The Raiders hoped to take a step up in class Sunday and instead returned to earth.
Gone is first place. That belongs to the Kansas City Chiefs. Gone is a three-game win streak, courtesy of a 35-3 beatdown at the hands of the Pittsburgh Steelers at Heinz Field.
It didn’t stop there. The Raiders lost their poise when Richard Seymour, by acclimation a team leader and their best defensive player, knocked Ben Roethlisberger to the turf with an open right hand to the jaw and was ejected following a Steelers touchdown pass.
The Raiders lost their running game, stopped in its tracks to the tune of 61 yards on 18 carries by a Pittsburgh defense that was as good as advertised _ maybe even better _ in terms of rushing defense.
The Raiders lost their dominance at the line of scrimmage, which had been evident over the past three weeks, and were whipped on both sides of the line by the Steelers.
They also look to have lost defensive end Trevor Scott, who sustained a knee injury (a possible season-ending ACL tear) while playing on the punt team on the final play of the first half.
Still intact is the Raiders ineptitude following a bye. They’ve lost eight straight times after an in-season week off.
You’ve got to hand it to the Raiders _ when they go down, they go down in flames.
Some news, notes, quotes (courtesy of those on site and the Steelers’ P.R. department) and observations from the Raiders’ most convincing loss of the season:
— When Seymour yanked on the hair of Ryan Clady last year against Denver, he wouldn’t talk about it. Not so with his knockdown of Seymour in the first half.
“Well, first of all, I thought I let my teammates down,” Seymour said. “You never want to do anything to hurt the team. That’s first and foremost. It was a lot of ongoing (stuff) and you’re just out there to protect yourselv. It’s still no excuse. I’m not sure exactly what happened on the play. I just turned around, and he ran up on me quick. It was just a natural reaction.”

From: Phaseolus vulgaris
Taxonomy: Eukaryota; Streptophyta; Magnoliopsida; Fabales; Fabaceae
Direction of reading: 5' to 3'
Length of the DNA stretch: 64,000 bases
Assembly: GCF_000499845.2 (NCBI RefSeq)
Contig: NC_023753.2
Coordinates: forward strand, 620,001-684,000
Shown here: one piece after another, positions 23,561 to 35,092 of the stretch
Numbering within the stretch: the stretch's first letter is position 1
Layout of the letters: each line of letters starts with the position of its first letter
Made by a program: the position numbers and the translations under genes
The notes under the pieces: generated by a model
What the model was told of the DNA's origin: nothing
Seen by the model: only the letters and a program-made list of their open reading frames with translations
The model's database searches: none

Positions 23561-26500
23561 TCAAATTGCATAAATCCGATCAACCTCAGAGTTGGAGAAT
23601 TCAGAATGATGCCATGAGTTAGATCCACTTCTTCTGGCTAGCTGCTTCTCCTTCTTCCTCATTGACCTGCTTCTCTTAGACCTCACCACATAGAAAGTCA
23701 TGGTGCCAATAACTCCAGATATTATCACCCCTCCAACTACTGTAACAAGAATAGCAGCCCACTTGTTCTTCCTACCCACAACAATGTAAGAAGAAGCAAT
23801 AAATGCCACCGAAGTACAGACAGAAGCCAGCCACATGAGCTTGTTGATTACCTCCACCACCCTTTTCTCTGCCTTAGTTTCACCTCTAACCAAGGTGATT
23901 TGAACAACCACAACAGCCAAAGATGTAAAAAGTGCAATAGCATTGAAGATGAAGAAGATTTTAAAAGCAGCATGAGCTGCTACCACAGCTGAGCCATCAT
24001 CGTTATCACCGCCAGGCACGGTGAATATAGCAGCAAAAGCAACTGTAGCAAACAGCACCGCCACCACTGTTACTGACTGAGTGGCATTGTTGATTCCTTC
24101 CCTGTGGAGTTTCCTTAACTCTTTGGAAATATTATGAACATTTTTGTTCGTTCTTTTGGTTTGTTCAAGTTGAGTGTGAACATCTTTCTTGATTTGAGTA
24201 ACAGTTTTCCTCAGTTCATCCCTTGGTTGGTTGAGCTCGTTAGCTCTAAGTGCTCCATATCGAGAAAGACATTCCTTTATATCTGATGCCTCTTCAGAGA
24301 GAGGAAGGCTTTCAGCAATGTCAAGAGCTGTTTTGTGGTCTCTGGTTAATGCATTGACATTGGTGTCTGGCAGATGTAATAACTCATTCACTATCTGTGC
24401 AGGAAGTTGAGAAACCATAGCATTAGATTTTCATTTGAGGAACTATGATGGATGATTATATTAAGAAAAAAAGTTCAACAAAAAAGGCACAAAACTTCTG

Roethlisberger was indeed taking a chance, running up on a player, particularly when his aim was to rub Seymour’s face in the fact that the Steelers had just scored.
“I just said, `Let’s get ready for the extra point,’ ” Roethlisberger said.
Roethlisberger also said, “I was not expecting that from him. Let’s move on.”
If that’s the case, Roethlisberger doesn’t know Seymour. As defensive coordinator John Marshall and defensive tackle Tommy Kelly both pointed out during the week, Seymour is not a nice guy on the field. He’s let his emotions get the better of him before.
If Roethisberger’s goal was to goad Seymour into in infraction that would remove the Raiders’ best defender from the field, he was successful. He’s also lucky he didn’t end up with a broken jaw for his troubles.
“I wasn’t around it but I heard Big Ben said something and I guess Big Rich didn’t like what he said,” Kelly said.
Raiders coach Tom Cable said he never saw the infraction (even though it was shown on the scoreboard at the stadium). Reminds me of the time Terrell Owens raced to the middle of the field and raised his arms at the Dallas star, instigating a brawl, and 49ers coaches insisted they never saw it.
Pittsburgh coach Mike Tomlin made no such claim.
“I haven’t seen a quarterback get punched since I’ve been in this league after a play like that,” Tomlin said. “It was unfortunate. I’ve got big-time respect for Richard Seymour as a football player. The guys’ got an 11-year resume that’s pretty impressive. (The game) got away from all of us today.
“I’m not going to let that play cloud my opinion of Richard Seymour. I think he’s an awesome football player and professional. It just got away from us, all parties involved, today.”
Steelers guard Chris Kemoeautu said he and Seymour had been going at it “exchanging words and punches the whole game, but if he had something personal with me, he should have taken it out on me, not Ben.”
“We knew how physical it was going o be and we weren’t going to take any BS from them. If they were going to try and push us around after the whistle, we wer going to try and get the last push in. If it was going to exchange words, we were going to get the last word in.”
— Pittsburgh wound up with 14 penalties for a franchise 163 yards, the Raiders seven for 55.